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Global brands battle fall from grace

Global brands battle fall from grace

Author | Source: The Economic Times | Tuesday, Aug 29,2006 8:09 AM

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Global brands battle fall from grace

A branding nightmare of sorts has come to haunt Dell and Apple with the recall of their laptops, recently. But they are not the only ones faced with massive product recalls. Others too have been in the line of fire and received a blow to the trust built over years.

Global biggies such as Bridgestone, Duracell, Coca-Cola and closer home, brands such as the Tatas and Maruti have all treaded a similar path and grappled with strategies to maintain their brand image in the aftermath of a product recall.

From Bridgestone/Firestone's voluntary recall of Radial ATX and Radial ATX II tyres in '00, Coca-Cola's recall of its Dasani water in the UK in '04, to the recent Hewlett Packard rollback of its R707 series of digital cameras, which used Duracell batteries - commercial history is fraught with examples of manufacturing flaws resulting in product recalls.

Globally, this phenomenon has been around for more than 60 years. But now with self-regulated marketers in the fray - admitting to product defects and recalling their affected items - the phenomenon of product recall has become more of a norm in mature markets of the US and Europe. In many instances, admitting to a product defect can actually have a positive rub-off on the brand, say marketing experts.

On the flip-side, this is also an opportune time for competitors to take advantage of the situation if brands don't publicise their withdrawals to their consumers effectively. “Consumers are generally forgiving unless a product defect harms them personally. Replacing a product puts the marketer at a higher ground and makes him look responsible to the consumers,” says Harish Bijoor, a marketing consultant.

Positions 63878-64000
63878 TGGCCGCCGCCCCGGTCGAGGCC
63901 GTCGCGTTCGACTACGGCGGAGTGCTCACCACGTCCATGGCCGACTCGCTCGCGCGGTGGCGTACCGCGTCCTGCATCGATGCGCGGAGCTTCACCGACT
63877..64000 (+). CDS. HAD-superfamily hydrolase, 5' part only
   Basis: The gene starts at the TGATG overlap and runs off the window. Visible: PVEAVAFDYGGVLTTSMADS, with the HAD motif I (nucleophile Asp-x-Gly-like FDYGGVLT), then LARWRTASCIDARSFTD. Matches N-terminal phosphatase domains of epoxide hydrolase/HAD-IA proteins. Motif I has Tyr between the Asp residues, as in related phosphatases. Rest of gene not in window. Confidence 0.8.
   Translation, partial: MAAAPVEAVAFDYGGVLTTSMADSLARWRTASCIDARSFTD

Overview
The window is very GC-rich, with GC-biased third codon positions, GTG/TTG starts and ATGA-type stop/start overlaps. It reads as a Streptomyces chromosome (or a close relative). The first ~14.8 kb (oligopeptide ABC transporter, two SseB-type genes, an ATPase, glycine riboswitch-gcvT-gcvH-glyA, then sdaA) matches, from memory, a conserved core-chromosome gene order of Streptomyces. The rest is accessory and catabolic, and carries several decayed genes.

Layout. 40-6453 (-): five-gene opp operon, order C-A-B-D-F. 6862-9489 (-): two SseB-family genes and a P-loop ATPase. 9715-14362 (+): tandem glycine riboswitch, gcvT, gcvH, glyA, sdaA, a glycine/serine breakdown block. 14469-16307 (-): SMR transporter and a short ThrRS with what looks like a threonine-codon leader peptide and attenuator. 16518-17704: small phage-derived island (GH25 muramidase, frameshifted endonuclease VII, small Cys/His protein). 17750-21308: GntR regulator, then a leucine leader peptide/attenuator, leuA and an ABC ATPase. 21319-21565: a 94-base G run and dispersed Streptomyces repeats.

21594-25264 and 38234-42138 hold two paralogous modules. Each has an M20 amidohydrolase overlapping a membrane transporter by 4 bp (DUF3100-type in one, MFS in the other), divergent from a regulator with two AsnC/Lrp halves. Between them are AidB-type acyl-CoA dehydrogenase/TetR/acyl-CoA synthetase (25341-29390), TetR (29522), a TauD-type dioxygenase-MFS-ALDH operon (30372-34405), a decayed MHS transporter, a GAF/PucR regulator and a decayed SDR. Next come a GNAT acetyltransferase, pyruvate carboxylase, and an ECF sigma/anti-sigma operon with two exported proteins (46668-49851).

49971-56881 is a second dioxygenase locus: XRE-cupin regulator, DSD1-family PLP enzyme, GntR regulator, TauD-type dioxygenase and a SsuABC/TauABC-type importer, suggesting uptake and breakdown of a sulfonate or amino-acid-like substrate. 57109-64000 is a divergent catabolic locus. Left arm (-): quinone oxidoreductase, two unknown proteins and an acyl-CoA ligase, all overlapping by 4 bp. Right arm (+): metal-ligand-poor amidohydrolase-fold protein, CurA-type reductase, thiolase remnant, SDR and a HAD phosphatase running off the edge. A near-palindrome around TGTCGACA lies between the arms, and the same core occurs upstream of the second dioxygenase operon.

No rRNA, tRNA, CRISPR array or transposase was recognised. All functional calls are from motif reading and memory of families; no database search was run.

In India, consumer activists are pitching for amendments in the Consumer Protection Law. This is aimed at ensuring an increased awareness around product-related issues and nail erring marketers. Says consumer activist Pushpa Girimaji: “Unfortunately, consumer laws are not very stringent in India.

Besides, there is an absence of any strong consumer movement.” Another reason cited for a not-so-proactive strategy from marketers is that compensation offered to consumers by companies in the event of a damaged or defective product is extremely meagre and marketers take advantage of the same.

In fact, legal experts feel the time is right to introduce a class-action provision under the Indian law specially at a time when India is becoming a part of the global market place.

“Compared to an individual suit or a PIL, a class action allows people to fight collectively and is relatively less expensive,” says Pawan Duggal, a leading lawyer. Moreover, a group of people filing the suit carries greater legitimacy and burden of public wrong.

Indian distributors maintain it's too early to gauge any shift in buying patterns post Dell and Apple's recall of 4.1m units and 1.8m units, respectively. “With Dell and Apple coming forward and admitting their product defects, it reflects well on the company's practices.

However, as Dell sells more in the corporate space and as corporate orders have a longer closing cycle the actual impact, if any, would be visible in September,” says a leading Indian PC distributor.

The worldwide battery recall from Dell comes at a time when the brand is trying to rejig its image with a marketing campaign. An attempt at demonstrating improvements in customer service after the company was hit with complaints of inferior after-sales service.

Dell is investing about $100m this year and hiring 2,000 people in the improvement efforts. The company has also taken a drubbing on Wall Street, with its stock falling 47% over the past 12 months.

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